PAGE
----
With director Guy Ritchie at the helm of “King Arthur: Legend of the Sword,” the film promises to deliver a version of the ancient legend that is more action packed than ever.
Actor Charlie Hunnam of “Sons of Anarchy” plays the title role. Arthur has a tough childhood, growing up on the streets of Camelot, but must come back to the society from whence he came when he pulls the sword from the stone.
Djimon Hounsou (“Gladiator,” “Blood Diamond”) joins the knights of the table as Sir Bedivere, who must help guide Arthur back to the throne, even if Arthur may not want to be king.
The film’s star studded cast also includes Jude Law as Vortigern, a warlord, and Eric Bana as Uther Pendragon, Arthur’s father.
The DePaulia took part in a conference call with Hunnam and Hounsou about the film.
What do you think makes this film special or unique in its telling of the story?
Hunnam: Well, I think that Guy Ritchie’s sensibility as a filmmaker is just so unique. What makes any story exciting is the vision of the director. And ultimately — you know, we talk about the fact that King Arthur has been told many times, but ultimately King Arthur is one version of the telling of the hero’s journey, which is one of the archetypal stories, the three or four stories that we dress up different ways that we tell over and over and over again — having Guy Ritchie at the helm immediately makes this fresh and original and unique because there’s nobody out there that really has that vision that he has as a filmmaker.
Being a Guy Ritchie film, I know there’s going to be a lot of humor in it, but how much of the humor in the film is in the script and how much was left to you guys to add into the movie?
Hounsou: Well, I did not see much humor in the script. I think the humor sort of came organically as we were interacting with Guy Ritchie as our director.
Hunnam: Guy Ritchie’s not much of a — he’s not much of a preparation man. He really has an extraordinary ability to work in real time. And so the script for Ritchie is really just a blueprint and the whole thing’s going to come alive on the day, which is why he’s very specific about the team he puts together because he wants some like-minded people that he feels have the ability to contribute to the process and that’s why it’s exciting for Hounsou and I.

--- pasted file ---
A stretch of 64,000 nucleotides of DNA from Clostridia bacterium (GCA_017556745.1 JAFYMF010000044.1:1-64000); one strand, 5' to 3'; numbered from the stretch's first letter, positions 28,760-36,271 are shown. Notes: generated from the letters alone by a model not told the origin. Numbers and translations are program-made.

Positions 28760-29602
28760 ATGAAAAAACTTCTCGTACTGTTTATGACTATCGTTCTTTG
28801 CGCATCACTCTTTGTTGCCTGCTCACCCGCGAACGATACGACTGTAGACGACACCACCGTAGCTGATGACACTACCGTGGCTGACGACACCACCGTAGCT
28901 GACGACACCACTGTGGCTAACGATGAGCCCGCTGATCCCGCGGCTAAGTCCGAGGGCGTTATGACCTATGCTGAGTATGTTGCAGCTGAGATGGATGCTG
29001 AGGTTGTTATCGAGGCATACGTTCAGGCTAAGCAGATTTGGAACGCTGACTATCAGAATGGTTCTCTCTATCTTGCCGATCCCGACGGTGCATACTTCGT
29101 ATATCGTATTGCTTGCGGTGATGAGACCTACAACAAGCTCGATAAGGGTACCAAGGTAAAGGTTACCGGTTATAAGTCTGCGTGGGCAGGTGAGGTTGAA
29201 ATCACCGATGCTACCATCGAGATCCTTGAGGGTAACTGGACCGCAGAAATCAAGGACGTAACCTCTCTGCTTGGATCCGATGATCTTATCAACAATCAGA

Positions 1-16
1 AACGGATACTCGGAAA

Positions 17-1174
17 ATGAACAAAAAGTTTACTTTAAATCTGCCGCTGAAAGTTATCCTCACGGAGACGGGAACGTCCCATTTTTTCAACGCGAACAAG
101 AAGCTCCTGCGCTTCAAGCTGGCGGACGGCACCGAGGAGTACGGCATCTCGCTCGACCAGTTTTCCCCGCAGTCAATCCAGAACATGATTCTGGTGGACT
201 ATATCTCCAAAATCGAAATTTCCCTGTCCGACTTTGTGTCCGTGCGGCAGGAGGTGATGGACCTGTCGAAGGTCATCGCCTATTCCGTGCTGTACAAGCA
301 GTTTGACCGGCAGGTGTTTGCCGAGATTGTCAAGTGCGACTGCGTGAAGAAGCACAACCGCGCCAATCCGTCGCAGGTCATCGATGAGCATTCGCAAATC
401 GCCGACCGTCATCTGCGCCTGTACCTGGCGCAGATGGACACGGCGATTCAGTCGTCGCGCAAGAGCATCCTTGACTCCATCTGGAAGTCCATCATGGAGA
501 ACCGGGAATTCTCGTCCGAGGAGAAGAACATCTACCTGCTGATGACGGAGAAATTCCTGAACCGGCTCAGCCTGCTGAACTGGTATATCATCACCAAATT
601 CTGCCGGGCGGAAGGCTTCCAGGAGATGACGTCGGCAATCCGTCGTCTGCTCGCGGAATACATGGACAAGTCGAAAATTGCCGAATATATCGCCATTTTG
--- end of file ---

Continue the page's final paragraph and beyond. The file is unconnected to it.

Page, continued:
What audience do you hope the film will attract?
Hounsou: Well, it’s a story of all people. I think it’ll attract a lot of people and certainly most of us can relate to this king. Certainly, this interpretation of Guy Ritchie and certainly having to witness this heir to the throne that I, Bedivere, has been looking for for 25 years and finally he manifested himself by drawing the sword out of the stone, that was quite exciting.
Hunnam: I think for me at least, the people that I’m most excited about seeing this film are the young generation because it seems to me that there’s a lot of disillusionment in the kids of today. My little brother’s much, much younger than me and he just graduated university(…)graduated top of his class and I was so proud of him when I call — and I was away working, so I called him and I said (bro,) I’m just so proud of you and congratulations and I’m sorry that I couldn’t be there with you today, and he was so dismissive and he said, ‘yes, well maybe now I’ll be able to get a job at McDonald’s.’ And it like was an insight into the youth of today.
And I understand it because it’s more competitive, there’s less opportunity but I firmly believe, as I think Hounsou does, that anybody in this world is capable of anything. You just have to cultivate a sense of belief in yourself and know that the journey’s going to be difficult and you’re going to have to endure failures, but you get knocked down five times and you get up six. And that’s just the key to achieving what you want.
But it’s so important in this world. You only have one life and your only responsibility is to be true to yourself and live that life as fully as you can. And I think that’s ultimately the message of the film, which I think hopefully is a really universal one.